Carrick greats Power, Sheehan and Landy remembered

The inaugural Bobby Power Memorial race took place on the roads around Carrick-on-Suir this Saint Patrick’s Day, run by Iverk Produce Carrick Wheelers, taking in three hard laps of a 33km loop including the tough hill at Glenbower, and the leg-sapping final ascent of St. John’s Hill.

The inaugural Bobby Power Memorial race took place on the roads around Carrick-on-Suir this Saint Patrick’s Day, run by Iverk Produce Carrick Wheelers, taking in three hard laps of a 33km loop including the tough hill at Glenbower, and the leg-sapping final ascent of St. John’s Hill.

The A3 Category support race also took in 3 laps of the same circuit, with the A4 race taking in two laps.

In business terms, the unique selling point of the race, and what drew the large number of cyclists to Carrick-on-Suir was that the race was affiliated with the name Bobby Power.

Bobby started in his career with Carrick Wheelers in his early teens and served the club in many capacities ranging from racing cyclist to coach to PRO to chairman. 

Bobby won some 106 open races in Ireland, six Rás stages and finished second overall in the 1978 Rás – it is fair to say that Bobby’s name is synonymous with cycle racing throughout Ireland.

The A3 race is lucky enough to bear the name of Tommy Sheehan. Tommy was a firm believer in equality throughout the ranks of the club, and in 1967, set up a youth league to encourage the development of younger talents, which is very similar to the youth league races run nowadays on a small circuit in Faugheen on summer’s evenings.

The A4 event’s main prize is The Landy Cup, which is in the memory of William Landy who too believed that the key to sporting prowess was the development of youths. The handball alley at the Davin Park is just one of the fruits of William’s labours.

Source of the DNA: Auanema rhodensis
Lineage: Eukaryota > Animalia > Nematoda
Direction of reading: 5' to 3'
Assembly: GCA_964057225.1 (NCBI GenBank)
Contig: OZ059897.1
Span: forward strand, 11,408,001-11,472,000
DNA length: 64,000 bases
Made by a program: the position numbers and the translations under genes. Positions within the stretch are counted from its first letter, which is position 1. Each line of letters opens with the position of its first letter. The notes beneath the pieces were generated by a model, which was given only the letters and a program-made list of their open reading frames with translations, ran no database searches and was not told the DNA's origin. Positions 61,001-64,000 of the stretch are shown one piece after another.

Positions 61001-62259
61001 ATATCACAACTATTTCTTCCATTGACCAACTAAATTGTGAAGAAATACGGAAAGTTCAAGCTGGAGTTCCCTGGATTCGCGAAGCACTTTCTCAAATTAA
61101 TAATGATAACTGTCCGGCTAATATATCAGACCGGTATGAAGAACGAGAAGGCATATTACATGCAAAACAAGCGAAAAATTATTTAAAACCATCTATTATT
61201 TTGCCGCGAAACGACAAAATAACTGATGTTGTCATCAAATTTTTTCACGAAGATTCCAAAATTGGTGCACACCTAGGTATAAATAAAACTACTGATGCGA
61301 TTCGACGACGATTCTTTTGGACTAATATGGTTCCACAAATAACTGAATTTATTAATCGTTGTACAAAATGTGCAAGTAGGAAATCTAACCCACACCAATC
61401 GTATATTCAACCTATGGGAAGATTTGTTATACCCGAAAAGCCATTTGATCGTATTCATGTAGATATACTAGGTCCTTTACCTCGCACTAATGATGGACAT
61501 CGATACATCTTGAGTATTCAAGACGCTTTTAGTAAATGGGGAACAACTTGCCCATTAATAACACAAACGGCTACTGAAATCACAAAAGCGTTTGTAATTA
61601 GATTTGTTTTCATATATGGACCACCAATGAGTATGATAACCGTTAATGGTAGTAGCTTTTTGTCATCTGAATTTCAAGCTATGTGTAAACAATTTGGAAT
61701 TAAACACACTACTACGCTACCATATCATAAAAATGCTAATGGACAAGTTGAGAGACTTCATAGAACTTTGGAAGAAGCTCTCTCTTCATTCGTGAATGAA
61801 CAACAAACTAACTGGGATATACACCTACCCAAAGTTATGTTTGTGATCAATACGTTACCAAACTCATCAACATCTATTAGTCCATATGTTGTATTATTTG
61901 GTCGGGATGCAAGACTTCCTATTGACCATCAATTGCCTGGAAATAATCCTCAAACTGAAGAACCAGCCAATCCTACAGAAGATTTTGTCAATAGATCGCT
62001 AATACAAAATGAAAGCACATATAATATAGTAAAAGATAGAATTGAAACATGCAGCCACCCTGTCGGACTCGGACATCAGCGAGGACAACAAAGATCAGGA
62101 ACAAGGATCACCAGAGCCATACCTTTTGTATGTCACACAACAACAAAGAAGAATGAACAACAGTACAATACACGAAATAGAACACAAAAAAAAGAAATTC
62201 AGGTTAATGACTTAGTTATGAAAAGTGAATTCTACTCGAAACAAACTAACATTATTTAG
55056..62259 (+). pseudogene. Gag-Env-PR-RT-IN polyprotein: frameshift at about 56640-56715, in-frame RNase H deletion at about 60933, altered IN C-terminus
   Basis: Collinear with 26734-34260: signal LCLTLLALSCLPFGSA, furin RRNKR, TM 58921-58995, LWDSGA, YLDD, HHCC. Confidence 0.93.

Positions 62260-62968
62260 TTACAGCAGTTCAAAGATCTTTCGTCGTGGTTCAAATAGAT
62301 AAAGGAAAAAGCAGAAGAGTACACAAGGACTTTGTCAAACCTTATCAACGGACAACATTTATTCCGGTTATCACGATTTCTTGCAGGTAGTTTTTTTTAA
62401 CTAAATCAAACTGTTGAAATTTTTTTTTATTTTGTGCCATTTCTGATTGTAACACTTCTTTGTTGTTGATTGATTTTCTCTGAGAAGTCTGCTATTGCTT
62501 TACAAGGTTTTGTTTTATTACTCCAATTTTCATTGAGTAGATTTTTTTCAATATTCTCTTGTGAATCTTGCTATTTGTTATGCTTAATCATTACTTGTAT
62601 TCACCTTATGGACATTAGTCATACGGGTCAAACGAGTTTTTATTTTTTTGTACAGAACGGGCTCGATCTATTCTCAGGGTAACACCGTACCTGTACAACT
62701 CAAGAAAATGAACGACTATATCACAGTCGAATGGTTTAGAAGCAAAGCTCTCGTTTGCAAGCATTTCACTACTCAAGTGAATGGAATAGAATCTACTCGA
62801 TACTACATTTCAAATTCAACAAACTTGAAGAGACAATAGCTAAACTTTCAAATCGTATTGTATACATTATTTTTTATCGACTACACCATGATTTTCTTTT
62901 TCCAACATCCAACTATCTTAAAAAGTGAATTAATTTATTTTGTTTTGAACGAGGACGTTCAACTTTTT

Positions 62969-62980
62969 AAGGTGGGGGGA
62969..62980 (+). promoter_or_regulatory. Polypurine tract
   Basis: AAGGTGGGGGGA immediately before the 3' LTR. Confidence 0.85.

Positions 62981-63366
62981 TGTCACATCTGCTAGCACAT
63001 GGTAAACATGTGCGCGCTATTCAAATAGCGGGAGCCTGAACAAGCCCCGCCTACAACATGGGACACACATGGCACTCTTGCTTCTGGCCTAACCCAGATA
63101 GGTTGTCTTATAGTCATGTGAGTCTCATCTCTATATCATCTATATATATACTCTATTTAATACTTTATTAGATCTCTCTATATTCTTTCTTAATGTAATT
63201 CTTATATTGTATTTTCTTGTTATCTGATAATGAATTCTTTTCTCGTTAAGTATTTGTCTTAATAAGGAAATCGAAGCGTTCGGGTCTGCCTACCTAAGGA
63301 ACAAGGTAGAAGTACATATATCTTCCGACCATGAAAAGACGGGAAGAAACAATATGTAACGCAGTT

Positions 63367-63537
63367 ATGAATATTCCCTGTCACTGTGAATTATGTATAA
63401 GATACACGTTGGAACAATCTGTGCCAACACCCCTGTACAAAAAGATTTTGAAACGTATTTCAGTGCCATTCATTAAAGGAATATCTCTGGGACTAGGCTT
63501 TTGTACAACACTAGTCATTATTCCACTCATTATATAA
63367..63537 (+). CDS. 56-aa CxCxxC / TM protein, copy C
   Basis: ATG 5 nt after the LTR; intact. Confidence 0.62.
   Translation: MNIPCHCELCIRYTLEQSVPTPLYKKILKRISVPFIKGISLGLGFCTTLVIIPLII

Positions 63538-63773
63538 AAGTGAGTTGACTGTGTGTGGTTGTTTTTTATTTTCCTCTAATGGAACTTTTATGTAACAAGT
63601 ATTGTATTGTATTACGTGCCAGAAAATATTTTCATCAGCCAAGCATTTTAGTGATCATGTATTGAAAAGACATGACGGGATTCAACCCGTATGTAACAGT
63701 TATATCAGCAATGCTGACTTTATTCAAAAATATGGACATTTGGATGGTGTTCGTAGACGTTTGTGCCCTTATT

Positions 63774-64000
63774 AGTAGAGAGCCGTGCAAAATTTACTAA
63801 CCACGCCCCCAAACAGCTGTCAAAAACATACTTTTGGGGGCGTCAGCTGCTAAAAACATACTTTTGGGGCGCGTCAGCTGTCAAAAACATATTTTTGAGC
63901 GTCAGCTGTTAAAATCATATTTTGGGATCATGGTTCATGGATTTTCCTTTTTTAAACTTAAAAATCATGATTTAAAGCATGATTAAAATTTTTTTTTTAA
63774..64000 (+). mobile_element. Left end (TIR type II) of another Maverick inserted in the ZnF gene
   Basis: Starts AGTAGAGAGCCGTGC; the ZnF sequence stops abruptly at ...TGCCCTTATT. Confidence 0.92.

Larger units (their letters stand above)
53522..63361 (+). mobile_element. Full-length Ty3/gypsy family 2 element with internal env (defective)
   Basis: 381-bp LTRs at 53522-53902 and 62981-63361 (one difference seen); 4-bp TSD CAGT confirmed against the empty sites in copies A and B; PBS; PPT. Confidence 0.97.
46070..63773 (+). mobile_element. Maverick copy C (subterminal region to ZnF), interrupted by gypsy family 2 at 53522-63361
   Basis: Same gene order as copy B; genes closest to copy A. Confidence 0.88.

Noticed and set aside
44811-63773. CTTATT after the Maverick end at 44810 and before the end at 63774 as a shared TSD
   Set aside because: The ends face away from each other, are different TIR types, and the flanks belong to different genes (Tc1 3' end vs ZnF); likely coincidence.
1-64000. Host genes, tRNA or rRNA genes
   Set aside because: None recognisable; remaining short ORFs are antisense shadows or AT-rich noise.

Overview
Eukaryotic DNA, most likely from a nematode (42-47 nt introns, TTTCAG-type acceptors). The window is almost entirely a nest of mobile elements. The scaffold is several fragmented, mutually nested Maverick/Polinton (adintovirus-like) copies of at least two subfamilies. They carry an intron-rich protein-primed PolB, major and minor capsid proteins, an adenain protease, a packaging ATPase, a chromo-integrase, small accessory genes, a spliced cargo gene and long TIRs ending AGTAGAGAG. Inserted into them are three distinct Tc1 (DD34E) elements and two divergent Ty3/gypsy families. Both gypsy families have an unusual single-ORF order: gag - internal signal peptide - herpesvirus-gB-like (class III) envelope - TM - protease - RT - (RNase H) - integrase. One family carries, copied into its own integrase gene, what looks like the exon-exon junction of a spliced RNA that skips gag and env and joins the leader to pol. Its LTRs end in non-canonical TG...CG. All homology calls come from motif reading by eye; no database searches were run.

The A1/A2 race got underway at 11am sharp, followed in quick succession by the A3s and then the A4s.

It was a beautiful day for racing, there was very little wind out on course which made for some very fast racing.

The attacks came thick and fast, but under the watchful eye of Slievenamon, no breakaway was allowed to get away.

After 100km of racing, the winner would be decided by who could dash up the final hill at St. John’s the fastest.

For the second year in a row, the Pocket Rocket from Banteer and former An Post Sean Kelly Team professional rider Páidí O’Brien was unbeatable.

Second place went to Martin Mizgajski of Barrow Wheelers CC and Anthony Doyle of Velo Revolution romped home for a fine third place.

In the A3 race however, a small breakaway of six riders looked set to joust for the spoils on the third and final ascent of the hill at St. John’s, as they had thirty seconds over the chasing bunch.

Like Rocky Balboa

But like Rocky Balboa, Iverk Produce Carrick Wheelers’ Martin O’Loughlin refused to give in, and managed to get across to the break just as they opened up their sprint for the line.

O’Loughlin had the horsepower to answer their efforts though, and much to the home crowd’s enthusiasm crested the hill level pegging with the rest of the breakaway group.

100m further down the road however, it was a different story. O’Loughlin had two bike lengths to spare over Mark Gator of Waterford Racing Club in second and Dion McCarthy of Kanturk CC in third, and crossed the line hands aloft.

In the A4 event, Dungarvan CC left Carrick-on-Suir with the top two steps of the podium, with John Hodge and Damian Travers notching up first and second respectively. Paul O’Reilly of Fixx Rouleurs took third in the event.

Special mention must go to Ciarán Power riding in the colours of Comeragh CC, who took Ireland’s greatest ever result in the Olympics in Cycling and former two-time winner of the Rás, who dusted off his wheels for the first time in years and rode the Bobby Power Memorial.